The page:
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Diversity Reflections

Facts about Women's History at Wake Forest Baptist

Our first female CEO, vascular surgeon Julie Freischlag, MD, joined Wake Forest Baptist Medical Center in April 2017 from University of California Davis, where she was Vice Chancellor for Human Health Sciences and Dean of the School of Medicine. She was also the first woman surgery chair and surgeon-in-chief at Johns Hopkins.

Linda J. Porrino, PhD, joined our Wake Forest School of Medicine faculty in 1990 and became a professor of Physiology and Pharmacology in 1997. In 2009, she became the first female basic science department chair.

Marjorie Bowman, MD, MPH, became the first woman to chair a department, leading the Department of Family and Community Medicine. She later founded the same department at the University of Pennsylvania Medical Center.

What is now known as the Progressive Care Building was once the Blanche Barrus Nurses' Home named in honor of Blanche Barrus, who worked on obtaining her medical degree in order to become a medical missionary, but died before completing her internship.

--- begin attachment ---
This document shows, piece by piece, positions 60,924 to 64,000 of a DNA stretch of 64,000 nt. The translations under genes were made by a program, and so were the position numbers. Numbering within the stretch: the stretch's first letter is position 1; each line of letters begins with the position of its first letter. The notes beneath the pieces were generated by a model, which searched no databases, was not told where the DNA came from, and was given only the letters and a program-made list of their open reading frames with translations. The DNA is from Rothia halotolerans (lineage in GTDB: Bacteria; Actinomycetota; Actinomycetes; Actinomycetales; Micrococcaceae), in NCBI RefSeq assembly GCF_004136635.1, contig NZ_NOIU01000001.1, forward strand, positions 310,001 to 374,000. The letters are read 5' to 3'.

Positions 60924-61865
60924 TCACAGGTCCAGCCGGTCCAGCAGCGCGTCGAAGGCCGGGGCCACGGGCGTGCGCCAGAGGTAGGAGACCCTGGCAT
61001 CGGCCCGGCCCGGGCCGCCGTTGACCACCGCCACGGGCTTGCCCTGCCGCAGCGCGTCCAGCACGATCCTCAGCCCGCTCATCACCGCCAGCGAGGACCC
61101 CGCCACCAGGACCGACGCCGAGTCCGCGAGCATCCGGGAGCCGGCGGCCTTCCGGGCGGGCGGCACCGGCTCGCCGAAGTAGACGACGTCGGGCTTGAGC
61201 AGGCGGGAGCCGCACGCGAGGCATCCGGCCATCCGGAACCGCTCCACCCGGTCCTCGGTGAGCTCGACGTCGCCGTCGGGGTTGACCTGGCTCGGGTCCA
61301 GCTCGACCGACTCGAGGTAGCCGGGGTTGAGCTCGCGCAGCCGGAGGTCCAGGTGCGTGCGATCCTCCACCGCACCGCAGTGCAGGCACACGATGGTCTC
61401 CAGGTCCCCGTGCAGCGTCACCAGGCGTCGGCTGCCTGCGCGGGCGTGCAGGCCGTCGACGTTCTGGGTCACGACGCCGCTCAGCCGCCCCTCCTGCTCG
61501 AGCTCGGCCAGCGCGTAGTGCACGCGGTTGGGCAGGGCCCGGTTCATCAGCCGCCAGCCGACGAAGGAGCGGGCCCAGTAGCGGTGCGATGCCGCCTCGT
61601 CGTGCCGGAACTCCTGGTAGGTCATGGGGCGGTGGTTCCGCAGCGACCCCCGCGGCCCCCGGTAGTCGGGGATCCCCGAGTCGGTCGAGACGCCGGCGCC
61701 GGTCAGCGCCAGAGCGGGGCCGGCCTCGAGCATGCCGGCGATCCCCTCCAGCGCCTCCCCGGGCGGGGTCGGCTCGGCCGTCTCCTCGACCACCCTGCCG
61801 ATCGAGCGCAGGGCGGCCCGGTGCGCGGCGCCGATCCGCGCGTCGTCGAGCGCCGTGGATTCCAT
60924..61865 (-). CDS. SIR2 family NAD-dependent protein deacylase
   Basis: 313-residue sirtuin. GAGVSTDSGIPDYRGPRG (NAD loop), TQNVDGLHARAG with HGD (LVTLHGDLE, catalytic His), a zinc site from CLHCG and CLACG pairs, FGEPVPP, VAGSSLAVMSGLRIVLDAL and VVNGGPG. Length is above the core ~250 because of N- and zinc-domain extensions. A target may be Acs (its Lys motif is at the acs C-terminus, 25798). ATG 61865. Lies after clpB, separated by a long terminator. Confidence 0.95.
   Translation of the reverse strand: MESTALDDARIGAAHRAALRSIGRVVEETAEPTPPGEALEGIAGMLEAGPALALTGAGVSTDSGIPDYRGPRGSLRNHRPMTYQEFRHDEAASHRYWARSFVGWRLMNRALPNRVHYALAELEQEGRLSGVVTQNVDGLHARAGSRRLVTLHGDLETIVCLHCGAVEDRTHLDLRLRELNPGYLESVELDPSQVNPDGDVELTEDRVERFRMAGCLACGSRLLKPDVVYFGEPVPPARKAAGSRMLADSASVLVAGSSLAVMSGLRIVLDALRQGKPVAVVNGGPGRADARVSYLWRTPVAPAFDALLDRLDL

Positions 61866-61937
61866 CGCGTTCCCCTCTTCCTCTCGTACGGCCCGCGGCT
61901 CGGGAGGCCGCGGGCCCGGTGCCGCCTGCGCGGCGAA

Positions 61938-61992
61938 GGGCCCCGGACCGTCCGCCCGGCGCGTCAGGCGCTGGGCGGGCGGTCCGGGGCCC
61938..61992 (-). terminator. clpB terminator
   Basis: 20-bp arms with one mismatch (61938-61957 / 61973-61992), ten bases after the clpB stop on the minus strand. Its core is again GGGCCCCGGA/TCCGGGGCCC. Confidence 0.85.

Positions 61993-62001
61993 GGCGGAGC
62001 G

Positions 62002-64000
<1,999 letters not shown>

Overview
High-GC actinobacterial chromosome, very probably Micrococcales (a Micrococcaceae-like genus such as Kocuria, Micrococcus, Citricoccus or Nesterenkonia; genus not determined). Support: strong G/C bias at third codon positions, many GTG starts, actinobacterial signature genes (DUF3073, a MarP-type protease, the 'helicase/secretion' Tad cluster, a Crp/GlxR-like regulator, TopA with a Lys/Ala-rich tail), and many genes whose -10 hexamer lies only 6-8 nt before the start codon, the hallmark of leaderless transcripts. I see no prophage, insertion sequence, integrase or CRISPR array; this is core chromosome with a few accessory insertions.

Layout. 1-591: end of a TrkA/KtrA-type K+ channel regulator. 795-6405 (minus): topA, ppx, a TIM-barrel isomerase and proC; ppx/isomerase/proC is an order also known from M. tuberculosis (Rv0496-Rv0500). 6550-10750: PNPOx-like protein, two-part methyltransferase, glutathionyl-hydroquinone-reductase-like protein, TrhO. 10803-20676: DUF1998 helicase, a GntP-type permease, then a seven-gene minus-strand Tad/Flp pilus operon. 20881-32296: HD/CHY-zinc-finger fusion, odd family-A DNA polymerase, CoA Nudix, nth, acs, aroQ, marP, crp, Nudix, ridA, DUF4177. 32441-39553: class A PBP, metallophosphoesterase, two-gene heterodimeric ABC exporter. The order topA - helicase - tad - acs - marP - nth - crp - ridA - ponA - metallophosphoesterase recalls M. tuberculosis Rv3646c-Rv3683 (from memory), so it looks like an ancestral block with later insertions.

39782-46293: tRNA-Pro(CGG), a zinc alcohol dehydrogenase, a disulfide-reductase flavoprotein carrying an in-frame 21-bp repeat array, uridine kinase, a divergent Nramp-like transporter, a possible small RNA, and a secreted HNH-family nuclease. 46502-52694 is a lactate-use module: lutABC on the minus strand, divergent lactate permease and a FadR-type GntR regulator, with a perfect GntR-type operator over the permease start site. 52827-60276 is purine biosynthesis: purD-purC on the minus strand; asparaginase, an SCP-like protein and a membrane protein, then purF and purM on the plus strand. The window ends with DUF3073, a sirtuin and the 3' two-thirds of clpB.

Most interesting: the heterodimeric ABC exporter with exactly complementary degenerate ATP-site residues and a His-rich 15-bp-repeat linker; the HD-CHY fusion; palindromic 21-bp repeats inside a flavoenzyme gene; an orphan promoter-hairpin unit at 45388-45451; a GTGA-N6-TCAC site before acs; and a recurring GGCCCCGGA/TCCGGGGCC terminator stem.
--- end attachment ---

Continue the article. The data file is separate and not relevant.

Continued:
Dr. Lucille Hutaff joined the faculty at the Bowman Gray School of Medicine in 1945 as Instructor in Medicine, and was the first woman to hold the rank of full professor at Bowman Gray.

Dr. Jean Bailey Brooks was the only female in the Bowman Gray School of Medicine medical class of 1944, and later became the first female president of Bowman Gray’s Medical Alumni Association.

Dr. Katherine Anderson joined Bowman Gray School of Medicine (now Wake Forest School of Medicine) as Associate Professor of Pediatrics in 1968. She later took on the supervision and developmental planning of the new Physician’s Assistant Program and remained director of the program from 1969 until her retirement in 1976.

The first laboratory technician at North Carolina Baptist Hospital was Miss Gladys Roberts of Jackson, Mississippi, who later served as Housemother to the Hospital’s first class of nursing students in the mid-1920s.

In September 1923, the first nursing students at North Carolina Baptist Hospital, all female, wore uniforms that were “a nice shade of blue with white gored aprons, long sleeves, stiff cuffs buttoned on, and a stiff ‘Buster Brown’ collar”.

Miss Edna L. Heinzerling, RN, was elected the first director of nurses for North Carolina Baptist Hospital at the first North Carolina Baptist Hospital Commission Meeting held at the Robert E. Lee Hotel on April 26, 1922.

Before the first patient was admitted, the first North Carolina Baptist Hospital Auxillary, which was composed of women representing each Baptist Church in Winston-Salem, cut and sewed all operating room and obstetrical linens, bed gowns, ward curtains and net sash curtains for every bedroom in the Hospital.

In May 1923, the first patient at North Carolina Baptist Hospital, Mrs. Spease, was admitted to the Hospital by Miss Olivia Hall, the first accountantin the Admissions Office.

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